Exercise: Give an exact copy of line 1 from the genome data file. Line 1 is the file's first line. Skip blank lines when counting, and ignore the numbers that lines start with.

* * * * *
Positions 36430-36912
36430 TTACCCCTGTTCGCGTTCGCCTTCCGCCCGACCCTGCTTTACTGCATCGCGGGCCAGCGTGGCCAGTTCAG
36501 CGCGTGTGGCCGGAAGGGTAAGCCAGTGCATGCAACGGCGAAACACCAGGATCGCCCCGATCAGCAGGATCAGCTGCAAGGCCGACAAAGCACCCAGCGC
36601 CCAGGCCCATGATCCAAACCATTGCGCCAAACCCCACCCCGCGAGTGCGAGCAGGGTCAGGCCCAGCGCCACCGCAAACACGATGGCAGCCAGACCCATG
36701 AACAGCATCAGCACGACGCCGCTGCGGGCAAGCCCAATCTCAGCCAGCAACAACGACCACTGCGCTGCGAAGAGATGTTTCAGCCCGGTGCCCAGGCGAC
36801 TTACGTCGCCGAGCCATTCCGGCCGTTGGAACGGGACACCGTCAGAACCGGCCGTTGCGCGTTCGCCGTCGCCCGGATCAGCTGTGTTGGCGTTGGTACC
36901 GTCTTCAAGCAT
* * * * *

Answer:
Positions 36430-36912